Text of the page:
From Bologna to Bandung, London to Shanghai – we have collaborated with universities and schools all over the world to give creative students the chance to enjoy their own Lomographic experiences. Through this series we see how the students brought their artistic visions to life with the help of a range of Lomography tools.
Today we’re covering a wonderful workshop organized by Lomography and ITB University (Arts and Design Institute Bandung) in which students got to try out a variety of Lomography cameras, and even learned how to assemble and shoot with the Konstruktor SLR DIY camera.
Let's take a look at some of the photos taken at the workshop, and read the student’s perspectives on their fun-filled day of analogue education!
“What I liked the most about this workshop is that I learned how to build a Lomography camera. That was really fun and challenging and I also learned a lot about Lomo cameras. I've been interested for a while in analogue cameras. That's why I joined the workshop and I'm going to learn more about it!” - Jessica Gozali, Visual Communication Design student.
“To create an astonishing idea in a limited time window was a challenge. And, for me, I experienced a focal length that I've never tried, which was the Diana's 24 mm with square format.” It's such an interesting process. I liked the experience of using analogue cameras. I also liked the hands-on experience and the chance to discuss with experienced analogue photographers.” - Dio Vitto Namora, Product Design Student
“I really like learning new mediums of photography. Having the chance to try Lomography analogue cameras was very challenging yet interesting. I have never operated any analogue cameras before, therefore I was a bit confused on some steps. Assembling the camera from scratch was also a bit hard, yet fun. Because of the Lomography workshop, my interest in learning about analogue cameras has increased.”- Aya Aidya Manti, Visual Communication Design student.
“I love to learn new things and experiment with my own artwork. I love how the lecturer explained various types of analogue cameras and experimenting with them on my own. It was really fun to try different cameras and knowing that each of them is unique in their own way. The difficulties lie in the triangle theory of ISO, shutter speed, and aperture. Even though I'm not new to photography, doing it in analogue came with its own challenges.” - Angela Sunaryo, Fine Art student.
“I liked assembling the Konstruktor. It felt really nice finishing the build and it held up really well when used. I like learning more about photography and that includes learning about analogue photography. I think it's really fun and also a bit challenging to try and shoot with an analogue camera so I'd like to get better at it.” - Andrea Rebecca Gunawidjaja, Visual Communication Design student.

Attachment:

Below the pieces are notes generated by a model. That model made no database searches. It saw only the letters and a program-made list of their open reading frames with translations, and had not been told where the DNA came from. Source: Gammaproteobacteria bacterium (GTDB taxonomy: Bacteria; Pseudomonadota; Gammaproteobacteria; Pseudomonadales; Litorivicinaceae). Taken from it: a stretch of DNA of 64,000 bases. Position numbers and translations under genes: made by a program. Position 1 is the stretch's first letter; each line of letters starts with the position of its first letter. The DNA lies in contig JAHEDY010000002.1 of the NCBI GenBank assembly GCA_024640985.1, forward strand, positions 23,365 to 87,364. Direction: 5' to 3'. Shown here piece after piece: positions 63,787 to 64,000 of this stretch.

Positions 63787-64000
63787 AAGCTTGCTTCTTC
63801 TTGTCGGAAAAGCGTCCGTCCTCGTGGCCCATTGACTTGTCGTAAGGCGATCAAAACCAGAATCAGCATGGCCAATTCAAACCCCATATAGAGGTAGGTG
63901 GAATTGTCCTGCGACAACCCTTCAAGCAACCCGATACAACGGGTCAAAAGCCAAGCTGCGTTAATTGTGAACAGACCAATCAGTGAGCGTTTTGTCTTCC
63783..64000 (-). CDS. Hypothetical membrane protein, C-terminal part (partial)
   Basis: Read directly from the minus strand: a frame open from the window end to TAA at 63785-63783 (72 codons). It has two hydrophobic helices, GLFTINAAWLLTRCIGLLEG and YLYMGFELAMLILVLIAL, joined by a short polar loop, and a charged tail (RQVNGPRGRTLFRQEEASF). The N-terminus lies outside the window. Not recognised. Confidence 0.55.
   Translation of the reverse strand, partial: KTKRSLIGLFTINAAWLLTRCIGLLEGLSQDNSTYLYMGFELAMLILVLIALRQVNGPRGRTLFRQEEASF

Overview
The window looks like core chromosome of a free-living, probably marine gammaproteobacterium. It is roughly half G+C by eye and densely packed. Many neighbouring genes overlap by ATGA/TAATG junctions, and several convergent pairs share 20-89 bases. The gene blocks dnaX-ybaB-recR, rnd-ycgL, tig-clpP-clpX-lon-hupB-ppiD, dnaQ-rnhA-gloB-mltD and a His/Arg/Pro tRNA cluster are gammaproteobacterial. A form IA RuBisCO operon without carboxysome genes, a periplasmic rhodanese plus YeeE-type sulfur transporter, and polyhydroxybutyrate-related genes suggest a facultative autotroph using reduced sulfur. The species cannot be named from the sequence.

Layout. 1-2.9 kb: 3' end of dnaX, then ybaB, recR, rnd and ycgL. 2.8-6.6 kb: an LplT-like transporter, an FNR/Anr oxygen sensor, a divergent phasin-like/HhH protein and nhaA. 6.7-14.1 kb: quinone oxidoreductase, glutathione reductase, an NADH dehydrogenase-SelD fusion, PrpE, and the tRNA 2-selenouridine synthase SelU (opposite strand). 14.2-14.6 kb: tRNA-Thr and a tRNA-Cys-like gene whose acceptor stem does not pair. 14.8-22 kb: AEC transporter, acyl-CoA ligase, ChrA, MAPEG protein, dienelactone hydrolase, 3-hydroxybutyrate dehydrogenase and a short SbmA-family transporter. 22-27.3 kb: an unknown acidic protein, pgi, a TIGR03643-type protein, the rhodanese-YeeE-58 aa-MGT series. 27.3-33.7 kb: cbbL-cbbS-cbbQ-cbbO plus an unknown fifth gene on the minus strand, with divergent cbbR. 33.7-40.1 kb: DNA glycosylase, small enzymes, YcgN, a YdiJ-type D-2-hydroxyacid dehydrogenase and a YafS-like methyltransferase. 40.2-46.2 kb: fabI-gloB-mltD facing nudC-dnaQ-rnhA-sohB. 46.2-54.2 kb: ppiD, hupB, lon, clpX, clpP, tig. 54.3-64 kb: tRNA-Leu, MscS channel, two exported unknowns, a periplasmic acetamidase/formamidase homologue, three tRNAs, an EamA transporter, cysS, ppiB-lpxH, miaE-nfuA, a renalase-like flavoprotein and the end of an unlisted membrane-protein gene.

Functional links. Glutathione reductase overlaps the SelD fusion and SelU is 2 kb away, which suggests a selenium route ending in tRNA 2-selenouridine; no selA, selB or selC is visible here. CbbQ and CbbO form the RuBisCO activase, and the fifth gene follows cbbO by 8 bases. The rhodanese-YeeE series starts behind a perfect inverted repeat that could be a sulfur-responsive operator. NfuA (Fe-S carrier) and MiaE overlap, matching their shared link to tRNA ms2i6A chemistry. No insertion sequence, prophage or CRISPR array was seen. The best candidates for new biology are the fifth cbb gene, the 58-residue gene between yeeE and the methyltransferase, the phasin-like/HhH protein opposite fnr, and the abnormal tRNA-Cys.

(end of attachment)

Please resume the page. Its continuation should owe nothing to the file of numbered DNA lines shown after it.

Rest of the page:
“I found an SLR camera last year but until today I never used it and always wanted to, but the films are so expensive. I liked walking around the campus taking pictures with my friends.” - Amaranila Nur Aqdin Nasution, Visual Communication Design student
“For me, the most exciting thing was when we assembled the camera. I think that’s where the fun part is, the idea of using a camera that we’ve built from scratch (of course not totally from scratch). Even though I forgot some of the parts, so I needed to disassemble again, a few times. Other than that, I really loved capturing moments with a Lomography camera, since we didn’t know the results when we captured them. A Lomography camera to me has its own uniqueness. From its qualities to the process of it, that’s really cool.” – Davy Fadhlan Zakhiran, Visual Communication Design student.
“Walking around campus to find objects to shoot was one of the activities that I liked about this workshop. I think the most challenging thing for me was looking through the camera’s viewfinder. The viewfinder is mirrored, which adds a bit of challenge for me. I really enjoyed the experience of using an analogue camera. The results are unpredictable. Not knowing exactly how the pictures will turn out is a great experience.” – Ardhi Izzati, Product Design student
“Using an analogue camera is a fresh experience for me as you become more well-aware of the angles, the objects that you want to shoot and giving a way different experience and result than digital. Lomography offered a unique experience in which we could construct our own camera. It was an honor to learn more about analogue cameras. Hunting for photos was also adventurous and memorable.” – Shafira Puteri Ariana, Visual Communication Design Student
“From a lecturer's perspective, I enjoyed showing students how analogue cameras and 35 mm film work. I think those parts are relatively new for the students since they are used to digital and smartphone cameras. As a long term user of film photography, I find taking pictures with film cameras still gives me a positively different feeling compared to digital cameras, so I'll continue to use both digital and analogue medium for taking pictures.” – Slamet Riyadi, Product Design lecturer
“I’ve always used a digital camera for documentation, so an analogue camera is a new thing for me. After learning the basics of using it, I’ve got into it. The assembly process was a bit difficult for me. Also, I wasn’t used to operating an analogue camera, so I had to adjust. Ever since I started using analogue, my perspective on photography has developed even more.” – Angeline, Visual Communication Design student
Thank you to the Arts & Design Institute Bandung for putting on this fantastic workshop and sharing their results with us!
Check out more articles in our series Learning with Lomography.